MINNEAPOLIS (AP) — Lawyers for the proposed PolyMet Mining Corp.’s copper-nickel mine were back in front of the Minnesota Supreme Court for the second time in a month, arguing Thursday about an air pollution permit granted by state regulators.
It’s the second dispute over the embattled $1 billion mine project that the state’s highest court is considering. Both cases involve canceled permits state regulators issued to the Toronto-based mining company, the Star Tribune reported.
The question at Thursday's hearing was whether the company misled regulators about the size of its planned operation when it received a permit from the Minnesota Pollution Control Agency, or MPCA, in 2018. In rejecting the permit, the state Court of Appeals said the agency should have more thoroughly investigated complaints alleging so-called sham permitting.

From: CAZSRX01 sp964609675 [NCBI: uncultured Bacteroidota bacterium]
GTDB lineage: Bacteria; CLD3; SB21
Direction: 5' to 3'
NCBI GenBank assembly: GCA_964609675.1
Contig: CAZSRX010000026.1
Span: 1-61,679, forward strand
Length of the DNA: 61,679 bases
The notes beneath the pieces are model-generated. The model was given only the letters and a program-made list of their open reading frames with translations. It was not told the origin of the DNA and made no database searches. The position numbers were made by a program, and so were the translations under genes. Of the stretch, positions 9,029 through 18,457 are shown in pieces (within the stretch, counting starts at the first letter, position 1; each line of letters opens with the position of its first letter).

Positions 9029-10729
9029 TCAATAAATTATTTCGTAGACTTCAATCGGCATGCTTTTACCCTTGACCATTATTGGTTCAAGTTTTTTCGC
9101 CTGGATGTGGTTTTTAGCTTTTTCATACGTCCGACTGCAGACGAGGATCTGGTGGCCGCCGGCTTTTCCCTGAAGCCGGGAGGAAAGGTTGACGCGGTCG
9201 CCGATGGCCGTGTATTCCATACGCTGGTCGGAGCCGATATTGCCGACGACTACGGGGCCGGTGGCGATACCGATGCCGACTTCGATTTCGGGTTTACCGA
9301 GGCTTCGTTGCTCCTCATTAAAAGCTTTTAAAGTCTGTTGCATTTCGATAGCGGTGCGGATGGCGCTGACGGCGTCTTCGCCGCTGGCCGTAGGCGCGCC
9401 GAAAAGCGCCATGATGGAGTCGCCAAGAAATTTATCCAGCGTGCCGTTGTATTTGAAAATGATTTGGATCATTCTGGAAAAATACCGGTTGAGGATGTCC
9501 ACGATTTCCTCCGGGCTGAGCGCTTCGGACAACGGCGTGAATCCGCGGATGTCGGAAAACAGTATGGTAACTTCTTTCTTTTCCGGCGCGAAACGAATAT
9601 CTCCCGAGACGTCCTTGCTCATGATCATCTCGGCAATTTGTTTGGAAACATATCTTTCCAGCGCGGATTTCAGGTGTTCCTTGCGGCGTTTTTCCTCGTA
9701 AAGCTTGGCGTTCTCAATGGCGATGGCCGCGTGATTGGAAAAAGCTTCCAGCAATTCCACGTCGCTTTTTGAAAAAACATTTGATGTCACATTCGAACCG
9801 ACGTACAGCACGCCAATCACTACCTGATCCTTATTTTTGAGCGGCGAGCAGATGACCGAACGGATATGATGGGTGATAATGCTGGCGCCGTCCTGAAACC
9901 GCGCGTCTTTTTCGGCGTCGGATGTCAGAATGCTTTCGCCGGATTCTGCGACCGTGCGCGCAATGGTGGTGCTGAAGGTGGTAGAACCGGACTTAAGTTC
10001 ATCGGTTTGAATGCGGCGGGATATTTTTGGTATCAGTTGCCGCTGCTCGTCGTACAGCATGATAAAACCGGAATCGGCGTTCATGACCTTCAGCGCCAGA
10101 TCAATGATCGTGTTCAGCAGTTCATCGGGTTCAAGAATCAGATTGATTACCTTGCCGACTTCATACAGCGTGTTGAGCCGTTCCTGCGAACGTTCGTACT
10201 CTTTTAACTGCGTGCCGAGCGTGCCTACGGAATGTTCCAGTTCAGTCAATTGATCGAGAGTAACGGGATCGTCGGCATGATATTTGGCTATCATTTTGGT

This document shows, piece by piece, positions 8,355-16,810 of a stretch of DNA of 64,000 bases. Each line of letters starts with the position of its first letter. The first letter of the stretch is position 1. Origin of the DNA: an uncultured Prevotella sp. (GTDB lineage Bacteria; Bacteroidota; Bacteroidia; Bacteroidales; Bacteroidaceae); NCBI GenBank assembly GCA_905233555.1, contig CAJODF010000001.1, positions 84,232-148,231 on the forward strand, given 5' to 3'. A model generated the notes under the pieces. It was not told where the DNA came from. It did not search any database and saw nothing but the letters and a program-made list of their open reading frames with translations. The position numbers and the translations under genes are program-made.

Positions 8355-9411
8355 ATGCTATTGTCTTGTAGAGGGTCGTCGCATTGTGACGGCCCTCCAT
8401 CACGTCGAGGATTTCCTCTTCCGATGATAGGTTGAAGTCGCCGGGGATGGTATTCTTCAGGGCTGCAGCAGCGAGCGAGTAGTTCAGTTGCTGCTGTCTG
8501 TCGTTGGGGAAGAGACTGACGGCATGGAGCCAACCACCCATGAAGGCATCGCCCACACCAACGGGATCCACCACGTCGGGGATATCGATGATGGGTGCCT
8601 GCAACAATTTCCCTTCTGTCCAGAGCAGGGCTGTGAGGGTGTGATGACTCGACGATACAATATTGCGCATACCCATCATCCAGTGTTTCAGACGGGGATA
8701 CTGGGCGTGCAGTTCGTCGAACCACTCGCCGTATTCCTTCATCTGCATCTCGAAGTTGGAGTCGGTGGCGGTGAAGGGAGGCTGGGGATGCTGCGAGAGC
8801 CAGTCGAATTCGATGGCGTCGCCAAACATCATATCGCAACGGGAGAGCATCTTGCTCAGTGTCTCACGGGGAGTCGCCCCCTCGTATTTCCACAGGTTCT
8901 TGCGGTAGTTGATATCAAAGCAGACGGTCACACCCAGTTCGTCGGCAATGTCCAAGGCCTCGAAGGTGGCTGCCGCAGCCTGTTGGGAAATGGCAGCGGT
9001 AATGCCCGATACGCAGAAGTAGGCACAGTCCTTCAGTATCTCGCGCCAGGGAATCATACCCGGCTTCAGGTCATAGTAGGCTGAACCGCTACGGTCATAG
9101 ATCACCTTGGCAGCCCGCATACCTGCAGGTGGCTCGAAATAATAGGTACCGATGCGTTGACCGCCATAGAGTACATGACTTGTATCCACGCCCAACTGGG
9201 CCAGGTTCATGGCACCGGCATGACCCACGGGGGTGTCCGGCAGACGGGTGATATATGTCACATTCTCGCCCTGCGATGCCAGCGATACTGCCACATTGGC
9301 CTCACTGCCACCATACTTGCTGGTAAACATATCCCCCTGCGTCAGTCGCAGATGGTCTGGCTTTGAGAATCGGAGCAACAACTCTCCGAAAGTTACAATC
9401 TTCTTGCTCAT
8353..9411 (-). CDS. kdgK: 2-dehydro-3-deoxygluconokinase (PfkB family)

Jay Johnson, a lawyer for PolyMet, said state statute and previous legal cases show that courts should presume the correctness of a state agency’s decision. The lower court didn’t properly respect the MPCA’s authority, he said.
Evan Mulholland, a lawyer for Minnesota Center for Environmental Advocacy, countered that the courts have the authority to step in when an agency’s findings aren’t adequate. The MPCA did not address legitimate concerns about sham permitting as required by the Clean Air Act, he said.